Eyes on the South Australian Outback

I have received correspondence from J of Sandringham as she journeys throughout the outback. But before we join her I need to welcome our latest subscriber who lives in the Philippines. R has told me of a local artist with an interesting story so I will be featuring him as soon as J comes home and we have met all the Brushmen of the Bush. But back to J’s travels.

Cooper Pedy is a dusty, ramshackle town amidst the moonlike surface of the opal fields. We see air pipes dotted around and lots of rusted vehicles dumped seemingly haphazardly - well these are the signs of suburbia - habitation is underground. You become a local by owning lots of rusted vehicles - it’s too expensive to get rid of them, so they adorn the back or preferably front yard - Cooper Pedy’s answer to gardens - no point in growing any plants!

An oil painting Jane could not resist

In the summer temperatures can reach 35 degrees in the shade but the wind is cold today and we are wearing scarfs, beanies and gloves. A quirky place, not a blade of grass at the golf course - the greens are black pebbles soaked in sump oil. Being a member is quite illustrious though, as you gain reciprocal rights to St Andrews!

The town, a mishmash of cultures, Greeks were keen miners, Croatians run some of the opal stores, the Italians advertised their club, the Serbians built an amazing underground Orthodox church.

The expanse of the country is immense - sunsets and sunrises spectacular, even with cloudy skies. The next day was thrilling as we took off in a small aircraft - our destination the Painted Hills rise up and we land to take a closer look. Located on privately owned Anna Creek Station, the largest in the world, we are the first ever tour group to wander through these pristine hills and creek beds, thanks to a new venture with Wright’s Air -Trevor the owner is just as excited as we are - the colours are incredible, even finding a few fossils.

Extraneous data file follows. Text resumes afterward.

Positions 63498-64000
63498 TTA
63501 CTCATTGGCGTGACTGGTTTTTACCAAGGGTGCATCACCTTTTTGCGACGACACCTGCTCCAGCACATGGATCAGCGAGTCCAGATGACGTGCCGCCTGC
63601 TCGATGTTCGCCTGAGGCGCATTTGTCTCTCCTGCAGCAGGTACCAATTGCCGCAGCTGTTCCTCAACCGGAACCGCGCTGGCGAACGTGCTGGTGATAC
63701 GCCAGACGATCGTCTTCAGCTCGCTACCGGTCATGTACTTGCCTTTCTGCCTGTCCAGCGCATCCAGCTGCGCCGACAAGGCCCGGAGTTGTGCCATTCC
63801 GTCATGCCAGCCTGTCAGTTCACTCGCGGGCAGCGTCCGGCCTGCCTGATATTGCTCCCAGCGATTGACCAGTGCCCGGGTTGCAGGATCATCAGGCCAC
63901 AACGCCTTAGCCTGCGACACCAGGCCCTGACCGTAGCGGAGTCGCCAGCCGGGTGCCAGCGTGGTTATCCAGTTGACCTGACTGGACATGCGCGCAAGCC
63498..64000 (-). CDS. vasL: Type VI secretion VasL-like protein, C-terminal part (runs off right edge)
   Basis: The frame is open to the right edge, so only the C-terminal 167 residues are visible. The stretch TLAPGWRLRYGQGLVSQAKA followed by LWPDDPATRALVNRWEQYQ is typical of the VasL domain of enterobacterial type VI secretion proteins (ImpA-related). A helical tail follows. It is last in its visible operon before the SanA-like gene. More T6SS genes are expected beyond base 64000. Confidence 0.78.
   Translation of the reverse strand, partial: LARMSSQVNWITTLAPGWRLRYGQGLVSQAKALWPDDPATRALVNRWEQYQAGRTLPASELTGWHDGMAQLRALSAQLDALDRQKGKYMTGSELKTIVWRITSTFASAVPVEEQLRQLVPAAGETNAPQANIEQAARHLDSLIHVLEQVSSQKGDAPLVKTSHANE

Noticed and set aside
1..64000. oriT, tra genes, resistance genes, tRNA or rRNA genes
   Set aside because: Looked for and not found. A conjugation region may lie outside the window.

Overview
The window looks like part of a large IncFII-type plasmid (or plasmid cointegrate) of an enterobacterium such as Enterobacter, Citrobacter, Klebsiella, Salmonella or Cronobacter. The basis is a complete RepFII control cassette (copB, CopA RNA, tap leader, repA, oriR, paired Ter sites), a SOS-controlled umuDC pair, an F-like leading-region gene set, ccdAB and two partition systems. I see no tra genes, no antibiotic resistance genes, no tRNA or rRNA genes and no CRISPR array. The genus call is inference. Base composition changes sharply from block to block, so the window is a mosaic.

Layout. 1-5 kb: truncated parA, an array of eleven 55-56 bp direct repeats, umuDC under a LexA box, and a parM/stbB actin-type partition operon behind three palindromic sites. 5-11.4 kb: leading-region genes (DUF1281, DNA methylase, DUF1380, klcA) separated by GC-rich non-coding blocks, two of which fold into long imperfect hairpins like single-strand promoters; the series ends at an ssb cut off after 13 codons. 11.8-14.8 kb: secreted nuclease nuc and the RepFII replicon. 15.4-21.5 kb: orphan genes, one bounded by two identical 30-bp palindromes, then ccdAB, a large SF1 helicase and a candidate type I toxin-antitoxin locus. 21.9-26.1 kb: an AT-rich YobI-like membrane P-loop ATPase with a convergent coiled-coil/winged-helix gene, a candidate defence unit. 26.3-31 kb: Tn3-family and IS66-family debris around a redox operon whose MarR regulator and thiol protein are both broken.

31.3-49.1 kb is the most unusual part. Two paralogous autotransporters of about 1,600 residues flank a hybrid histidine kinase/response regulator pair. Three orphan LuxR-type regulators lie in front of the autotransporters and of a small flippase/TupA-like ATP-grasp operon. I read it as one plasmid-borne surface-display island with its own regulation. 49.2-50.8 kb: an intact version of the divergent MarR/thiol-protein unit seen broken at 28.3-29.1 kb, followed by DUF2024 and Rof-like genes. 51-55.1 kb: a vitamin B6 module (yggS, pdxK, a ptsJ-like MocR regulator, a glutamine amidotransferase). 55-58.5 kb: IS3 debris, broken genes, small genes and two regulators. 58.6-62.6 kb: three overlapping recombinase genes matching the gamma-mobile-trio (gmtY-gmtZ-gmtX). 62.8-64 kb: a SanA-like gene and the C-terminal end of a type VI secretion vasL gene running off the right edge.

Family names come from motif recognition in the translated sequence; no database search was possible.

To celebrate we enjoy a glass of wine and canapés to mark the occasion. Individuals have been able to fly here for some time, but there is no road access.

Up early on Wednesday morning to a beautiful sunrise and another flight - over Lake Eyre - what would we see? Salt pans? Water? Great reflections? Bird life? Well we managed 3 of the 4 - no birds but amazing landscapes, the dry creek beds etched into the red earth, fingers of salt expanding the salt pans.

Until floods in the 1950’s the only Europeans to have seen water in the lake were 2 explorers. At 15 metres below sea level, usually the lake bed is a crust of salt approx. ½ metre thick and smooth enough for Donald Campbell, in his Bluebird, to become the first man, to break the 400 mile per hour limit in a wheel-driven vehicle, in 1964.

The last major flooding occurred in 2010, massive summer rains in Queensland saw the Diamantina, Georgina and Cooper Creeks flood into the Lake Eyre Basin. We were thrilled to see water in the lake, it was cloudy yet nature gave us the most amazing reflections.

The quirkiness of outback Australia continues. A convenience stop - it may be a drop toilet, but a beautifully decorated one! Then a few weird sculptures in the middle of what seems to be nowhere – in fact we are close to Roxby Downs: for those who don’t know, has a controversial history regarding mining thr resources. This area contains the largest known single deposit of uranium in the world. The mining of copper is however the largest contributor to total revenue.

Tomorrow we will meet the next of our Brushmen of the Bush.